Kuhn makes it clear that science progresses to the degree to which an investigator (s) attempts to account for why nature appears to have violated the generally accepted paradigm currently in ‘vogue. This task is accomplished either by (1) challenging primary ontological and epistemological first assumptions; and, or (2) redefining (translating) existing organizing concepts, currently utilized as filters of experience to connect the seemingly random data associated with the phenomenon being investigated, and, or creating new organizing concepts.

        Jung’s understanding of the nature of synchronicities led him to tacitly conclude that synchronistic anomalous occurrences appear to violate the generally acceptable paradigm of psychic determinism - lending strong support for the esoteric occultist’s supernatural perspective.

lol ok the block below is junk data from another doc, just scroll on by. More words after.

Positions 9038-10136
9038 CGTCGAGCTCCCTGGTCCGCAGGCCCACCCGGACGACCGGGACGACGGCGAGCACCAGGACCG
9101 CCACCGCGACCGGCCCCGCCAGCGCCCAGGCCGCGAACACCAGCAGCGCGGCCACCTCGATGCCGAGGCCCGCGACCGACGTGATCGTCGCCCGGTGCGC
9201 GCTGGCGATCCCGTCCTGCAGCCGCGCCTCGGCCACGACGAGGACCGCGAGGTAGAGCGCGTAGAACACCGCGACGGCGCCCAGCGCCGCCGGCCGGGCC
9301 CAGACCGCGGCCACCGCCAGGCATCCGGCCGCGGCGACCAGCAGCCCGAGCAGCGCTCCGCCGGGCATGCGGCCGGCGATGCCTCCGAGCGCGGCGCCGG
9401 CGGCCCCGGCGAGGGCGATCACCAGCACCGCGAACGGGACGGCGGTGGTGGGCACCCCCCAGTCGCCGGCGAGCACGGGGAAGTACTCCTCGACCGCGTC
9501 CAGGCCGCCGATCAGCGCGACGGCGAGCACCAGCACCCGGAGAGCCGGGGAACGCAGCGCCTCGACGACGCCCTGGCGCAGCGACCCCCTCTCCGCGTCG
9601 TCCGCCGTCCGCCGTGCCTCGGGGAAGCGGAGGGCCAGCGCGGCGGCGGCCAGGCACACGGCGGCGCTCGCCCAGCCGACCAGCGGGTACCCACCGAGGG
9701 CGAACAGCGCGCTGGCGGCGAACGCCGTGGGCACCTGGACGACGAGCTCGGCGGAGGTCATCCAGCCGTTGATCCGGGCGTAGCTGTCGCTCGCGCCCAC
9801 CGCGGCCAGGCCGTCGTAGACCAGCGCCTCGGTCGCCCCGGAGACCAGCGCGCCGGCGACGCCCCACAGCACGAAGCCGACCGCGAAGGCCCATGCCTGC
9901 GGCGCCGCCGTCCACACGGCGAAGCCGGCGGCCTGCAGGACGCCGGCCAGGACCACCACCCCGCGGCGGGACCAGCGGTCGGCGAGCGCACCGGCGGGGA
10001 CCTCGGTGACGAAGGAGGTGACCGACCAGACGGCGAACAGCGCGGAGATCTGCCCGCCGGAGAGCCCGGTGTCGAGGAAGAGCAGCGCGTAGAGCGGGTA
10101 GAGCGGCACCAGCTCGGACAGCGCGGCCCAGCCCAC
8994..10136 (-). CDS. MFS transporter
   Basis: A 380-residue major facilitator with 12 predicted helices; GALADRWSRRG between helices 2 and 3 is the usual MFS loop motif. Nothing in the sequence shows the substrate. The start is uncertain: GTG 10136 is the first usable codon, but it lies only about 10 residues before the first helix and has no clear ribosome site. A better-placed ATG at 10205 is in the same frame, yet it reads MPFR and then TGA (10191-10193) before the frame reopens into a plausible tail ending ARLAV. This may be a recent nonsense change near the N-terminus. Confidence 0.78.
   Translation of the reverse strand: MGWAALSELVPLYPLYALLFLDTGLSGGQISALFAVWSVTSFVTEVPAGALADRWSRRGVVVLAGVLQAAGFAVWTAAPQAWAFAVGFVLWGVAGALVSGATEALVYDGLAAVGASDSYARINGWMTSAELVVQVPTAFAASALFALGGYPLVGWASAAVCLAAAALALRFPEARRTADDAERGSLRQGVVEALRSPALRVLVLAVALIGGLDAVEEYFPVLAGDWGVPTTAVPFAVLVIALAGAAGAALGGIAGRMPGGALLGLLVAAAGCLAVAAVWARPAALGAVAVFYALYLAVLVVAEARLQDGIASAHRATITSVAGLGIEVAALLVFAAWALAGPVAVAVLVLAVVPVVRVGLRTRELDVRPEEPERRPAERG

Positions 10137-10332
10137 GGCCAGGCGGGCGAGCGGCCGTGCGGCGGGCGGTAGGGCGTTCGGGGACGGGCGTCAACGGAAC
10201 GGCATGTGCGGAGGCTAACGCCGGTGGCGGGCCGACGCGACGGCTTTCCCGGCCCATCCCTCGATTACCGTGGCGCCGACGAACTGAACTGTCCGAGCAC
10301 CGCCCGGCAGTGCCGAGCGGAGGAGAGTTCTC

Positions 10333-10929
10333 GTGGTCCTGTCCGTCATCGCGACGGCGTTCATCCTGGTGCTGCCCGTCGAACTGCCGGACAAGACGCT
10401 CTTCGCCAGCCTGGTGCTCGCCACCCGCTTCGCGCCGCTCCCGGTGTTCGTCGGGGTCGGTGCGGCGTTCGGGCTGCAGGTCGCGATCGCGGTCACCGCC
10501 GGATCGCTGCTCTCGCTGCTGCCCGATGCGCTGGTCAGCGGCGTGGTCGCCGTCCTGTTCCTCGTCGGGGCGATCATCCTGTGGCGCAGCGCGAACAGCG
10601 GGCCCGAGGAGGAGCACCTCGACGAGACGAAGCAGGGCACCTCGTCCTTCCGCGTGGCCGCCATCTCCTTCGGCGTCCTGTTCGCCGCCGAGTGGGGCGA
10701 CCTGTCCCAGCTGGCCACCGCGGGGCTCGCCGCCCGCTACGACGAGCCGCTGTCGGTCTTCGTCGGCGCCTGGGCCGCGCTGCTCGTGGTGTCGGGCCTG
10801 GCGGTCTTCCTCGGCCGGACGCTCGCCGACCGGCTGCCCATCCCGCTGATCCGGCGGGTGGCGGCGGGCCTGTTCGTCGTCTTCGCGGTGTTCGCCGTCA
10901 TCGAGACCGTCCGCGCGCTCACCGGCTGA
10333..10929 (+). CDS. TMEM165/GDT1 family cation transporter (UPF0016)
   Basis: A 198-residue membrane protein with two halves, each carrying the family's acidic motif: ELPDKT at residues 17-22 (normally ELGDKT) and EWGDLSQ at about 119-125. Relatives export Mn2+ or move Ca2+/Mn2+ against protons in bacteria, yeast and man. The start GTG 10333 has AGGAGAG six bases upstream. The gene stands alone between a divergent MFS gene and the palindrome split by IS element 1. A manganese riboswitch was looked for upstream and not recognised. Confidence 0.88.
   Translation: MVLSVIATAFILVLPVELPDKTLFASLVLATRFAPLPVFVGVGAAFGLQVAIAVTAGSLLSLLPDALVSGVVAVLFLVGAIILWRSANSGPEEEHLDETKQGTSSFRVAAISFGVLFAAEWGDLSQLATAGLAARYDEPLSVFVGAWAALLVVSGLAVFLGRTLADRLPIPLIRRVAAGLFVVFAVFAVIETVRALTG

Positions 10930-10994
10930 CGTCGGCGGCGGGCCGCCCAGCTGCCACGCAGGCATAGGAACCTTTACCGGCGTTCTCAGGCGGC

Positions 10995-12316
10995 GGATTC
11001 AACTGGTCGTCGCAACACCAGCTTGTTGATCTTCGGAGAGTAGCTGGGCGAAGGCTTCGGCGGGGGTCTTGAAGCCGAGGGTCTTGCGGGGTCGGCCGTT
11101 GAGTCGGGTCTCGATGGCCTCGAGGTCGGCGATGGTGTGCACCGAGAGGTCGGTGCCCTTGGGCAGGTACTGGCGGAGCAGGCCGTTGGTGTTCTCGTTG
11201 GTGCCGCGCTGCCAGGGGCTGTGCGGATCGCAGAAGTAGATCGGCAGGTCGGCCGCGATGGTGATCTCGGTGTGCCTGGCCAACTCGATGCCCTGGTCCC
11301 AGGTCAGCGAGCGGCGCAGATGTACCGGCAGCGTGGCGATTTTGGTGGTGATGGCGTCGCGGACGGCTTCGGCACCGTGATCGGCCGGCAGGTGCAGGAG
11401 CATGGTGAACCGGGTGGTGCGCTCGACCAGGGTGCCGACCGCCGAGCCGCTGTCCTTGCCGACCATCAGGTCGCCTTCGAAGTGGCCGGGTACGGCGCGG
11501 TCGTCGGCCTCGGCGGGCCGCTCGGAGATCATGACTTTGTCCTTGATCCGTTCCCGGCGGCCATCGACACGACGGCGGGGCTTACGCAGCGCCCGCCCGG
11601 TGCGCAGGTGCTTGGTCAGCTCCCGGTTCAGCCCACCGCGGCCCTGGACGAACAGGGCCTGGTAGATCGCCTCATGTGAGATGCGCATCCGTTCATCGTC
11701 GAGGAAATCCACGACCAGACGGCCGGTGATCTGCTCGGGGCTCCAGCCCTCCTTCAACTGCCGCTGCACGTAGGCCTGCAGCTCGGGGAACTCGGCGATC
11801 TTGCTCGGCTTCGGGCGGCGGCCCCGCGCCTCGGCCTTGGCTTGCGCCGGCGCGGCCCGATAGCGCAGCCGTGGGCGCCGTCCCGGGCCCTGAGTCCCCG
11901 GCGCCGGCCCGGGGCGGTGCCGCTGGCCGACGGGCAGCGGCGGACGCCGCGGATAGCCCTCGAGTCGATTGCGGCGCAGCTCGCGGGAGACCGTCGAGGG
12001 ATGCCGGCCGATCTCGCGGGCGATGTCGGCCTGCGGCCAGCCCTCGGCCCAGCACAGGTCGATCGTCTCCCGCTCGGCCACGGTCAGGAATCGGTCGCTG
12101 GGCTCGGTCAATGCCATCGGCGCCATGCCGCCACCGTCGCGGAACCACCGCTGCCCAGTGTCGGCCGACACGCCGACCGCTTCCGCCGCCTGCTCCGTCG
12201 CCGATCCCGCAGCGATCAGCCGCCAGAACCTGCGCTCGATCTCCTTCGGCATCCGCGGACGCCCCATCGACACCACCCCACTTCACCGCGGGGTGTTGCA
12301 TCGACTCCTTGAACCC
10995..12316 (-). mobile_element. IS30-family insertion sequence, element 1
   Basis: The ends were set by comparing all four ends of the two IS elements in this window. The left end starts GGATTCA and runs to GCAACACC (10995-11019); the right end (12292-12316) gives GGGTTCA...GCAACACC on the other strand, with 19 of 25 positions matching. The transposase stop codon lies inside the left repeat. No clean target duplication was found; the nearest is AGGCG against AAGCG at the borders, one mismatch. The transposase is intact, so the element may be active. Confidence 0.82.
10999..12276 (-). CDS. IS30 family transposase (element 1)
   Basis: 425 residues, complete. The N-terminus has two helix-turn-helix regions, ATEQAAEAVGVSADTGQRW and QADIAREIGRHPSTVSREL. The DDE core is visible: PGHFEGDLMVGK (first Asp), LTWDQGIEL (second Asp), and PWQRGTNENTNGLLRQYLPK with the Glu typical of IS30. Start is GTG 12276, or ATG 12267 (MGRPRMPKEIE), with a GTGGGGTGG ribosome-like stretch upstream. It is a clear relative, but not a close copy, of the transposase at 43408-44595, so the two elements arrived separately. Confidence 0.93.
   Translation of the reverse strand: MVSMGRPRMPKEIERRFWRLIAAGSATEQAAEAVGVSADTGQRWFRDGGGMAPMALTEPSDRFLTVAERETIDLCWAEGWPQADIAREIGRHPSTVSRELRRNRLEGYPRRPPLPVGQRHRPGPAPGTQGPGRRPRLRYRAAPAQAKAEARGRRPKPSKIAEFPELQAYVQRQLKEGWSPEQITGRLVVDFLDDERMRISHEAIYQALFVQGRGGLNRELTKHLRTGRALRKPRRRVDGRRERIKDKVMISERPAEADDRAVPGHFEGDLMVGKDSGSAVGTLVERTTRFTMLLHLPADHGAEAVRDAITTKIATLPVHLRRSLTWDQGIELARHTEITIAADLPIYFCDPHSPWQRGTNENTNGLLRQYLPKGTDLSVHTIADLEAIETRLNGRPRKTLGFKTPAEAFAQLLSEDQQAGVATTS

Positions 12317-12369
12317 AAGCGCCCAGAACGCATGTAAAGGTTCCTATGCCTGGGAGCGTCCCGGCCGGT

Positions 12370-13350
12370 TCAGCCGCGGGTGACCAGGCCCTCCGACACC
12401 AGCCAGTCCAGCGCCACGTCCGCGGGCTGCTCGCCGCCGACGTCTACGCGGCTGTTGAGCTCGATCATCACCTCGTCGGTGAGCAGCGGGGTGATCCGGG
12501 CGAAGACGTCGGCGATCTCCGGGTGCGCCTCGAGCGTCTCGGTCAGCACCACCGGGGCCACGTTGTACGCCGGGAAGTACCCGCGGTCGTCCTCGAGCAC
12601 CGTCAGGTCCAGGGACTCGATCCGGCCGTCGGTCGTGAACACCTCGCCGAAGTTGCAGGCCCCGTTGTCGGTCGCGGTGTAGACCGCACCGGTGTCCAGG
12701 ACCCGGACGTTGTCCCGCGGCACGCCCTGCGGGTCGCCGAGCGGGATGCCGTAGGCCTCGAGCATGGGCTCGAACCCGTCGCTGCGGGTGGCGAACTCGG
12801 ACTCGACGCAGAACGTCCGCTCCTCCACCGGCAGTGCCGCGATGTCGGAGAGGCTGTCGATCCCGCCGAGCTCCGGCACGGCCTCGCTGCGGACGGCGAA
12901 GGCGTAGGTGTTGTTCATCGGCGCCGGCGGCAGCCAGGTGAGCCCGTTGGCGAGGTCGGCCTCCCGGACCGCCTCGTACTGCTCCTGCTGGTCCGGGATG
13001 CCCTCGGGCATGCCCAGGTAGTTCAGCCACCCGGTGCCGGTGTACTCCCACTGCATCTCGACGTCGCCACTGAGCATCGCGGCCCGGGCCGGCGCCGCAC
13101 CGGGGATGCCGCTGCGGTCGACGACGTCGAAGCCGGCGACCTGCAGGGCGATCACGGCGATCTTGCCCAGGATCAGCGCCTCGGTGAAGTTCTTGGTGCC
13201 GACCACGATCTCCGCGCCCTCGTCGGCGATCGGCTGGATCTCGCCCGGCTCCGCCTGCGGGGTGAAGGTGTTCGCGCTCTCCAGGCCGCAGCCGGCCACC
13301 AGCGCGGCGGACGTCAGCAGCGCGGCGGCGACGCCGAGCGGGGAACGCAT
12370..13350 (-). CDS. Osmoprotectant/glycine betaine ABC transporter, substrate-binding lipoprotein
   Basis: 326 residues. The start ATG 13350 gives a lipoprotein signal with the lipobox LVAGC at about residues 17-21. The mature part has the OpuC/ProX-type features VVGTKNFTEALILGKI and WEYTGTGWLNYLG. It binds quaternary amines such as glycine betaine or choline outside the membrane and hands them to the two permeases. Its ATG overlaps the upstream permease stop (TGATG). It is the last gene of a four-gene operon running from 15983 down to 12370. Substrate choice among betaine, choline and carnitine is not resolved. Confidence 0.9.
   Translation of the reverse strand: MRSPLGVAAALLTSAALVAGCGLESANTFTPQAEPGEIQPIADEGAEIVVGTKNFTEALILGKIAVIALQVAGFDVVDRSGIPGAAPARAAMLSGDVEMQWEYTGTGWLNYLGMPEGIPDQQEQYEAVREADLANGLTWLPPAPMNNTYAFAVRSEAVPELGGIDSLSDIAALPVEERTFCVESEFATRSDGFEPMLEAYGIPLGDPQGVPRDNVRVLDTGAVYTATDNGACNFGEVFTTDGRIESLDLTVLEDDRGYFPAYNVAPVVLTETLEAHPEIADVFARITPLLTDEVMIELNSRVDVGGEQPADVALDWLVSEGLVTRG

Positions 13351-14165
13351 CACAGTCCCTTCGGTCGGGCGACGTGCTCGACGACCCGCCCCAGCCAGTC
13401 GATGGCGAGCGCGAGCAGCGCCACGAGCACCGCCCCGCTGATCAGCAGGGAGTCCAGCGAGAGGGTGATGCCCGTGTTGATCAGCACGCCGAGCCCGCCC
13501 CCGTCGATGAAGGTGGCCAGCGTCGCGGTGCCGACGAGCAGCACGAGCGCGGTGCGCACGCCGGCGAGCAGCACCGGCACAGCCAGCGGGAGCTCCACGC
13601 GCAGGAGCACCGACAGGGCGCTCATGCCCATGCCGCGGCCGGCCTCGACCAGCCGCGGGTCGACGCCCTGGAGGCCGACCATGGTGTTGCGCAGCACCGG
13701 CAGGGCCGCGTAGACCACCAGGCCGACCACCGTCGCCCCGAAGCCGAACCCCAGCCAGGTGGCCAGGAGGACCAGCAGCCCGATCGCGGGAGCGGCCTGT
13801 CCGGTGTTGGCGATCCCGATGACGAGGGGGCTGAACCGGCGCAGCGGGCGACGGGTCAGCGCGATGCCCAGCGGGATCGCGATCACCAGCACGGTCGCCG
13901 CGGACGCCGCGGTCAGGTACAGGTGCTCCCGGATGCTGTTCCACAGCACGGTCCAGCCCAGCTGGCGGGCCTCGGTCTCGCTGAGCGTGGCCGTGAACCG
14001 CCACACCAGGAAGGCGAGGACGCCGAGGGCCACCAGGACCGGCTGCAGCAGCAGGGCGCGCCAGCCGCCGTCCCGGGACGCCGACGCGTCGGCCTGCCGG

The combination of the special meaningfulness when experiencing synchronicities, plus the exquisite timing in which they occur, lend these events their characteristic sense of the uncanny aura accompanying them. Add to the mix the intense feelings that one is being guided by transcendent invisible forces contributes to the sense that these occurrences have a ‘spiritual’ or ‘religious’ origin. Jung was utterly convinced this is surely the case. Indeed the formulation of Jung’s partly supernatural theory of synchronicities was greatly fueled by his increasing preoccupation with the subject matter of the esoteric occult, particularly that of alchemy. It might be asked what it was about esoteric occultism that Jung thought it to be so compelling, whereas

Freud thought it to be so potentially harmful? 

 Jung’s Total Embrace of the Esoteric Occult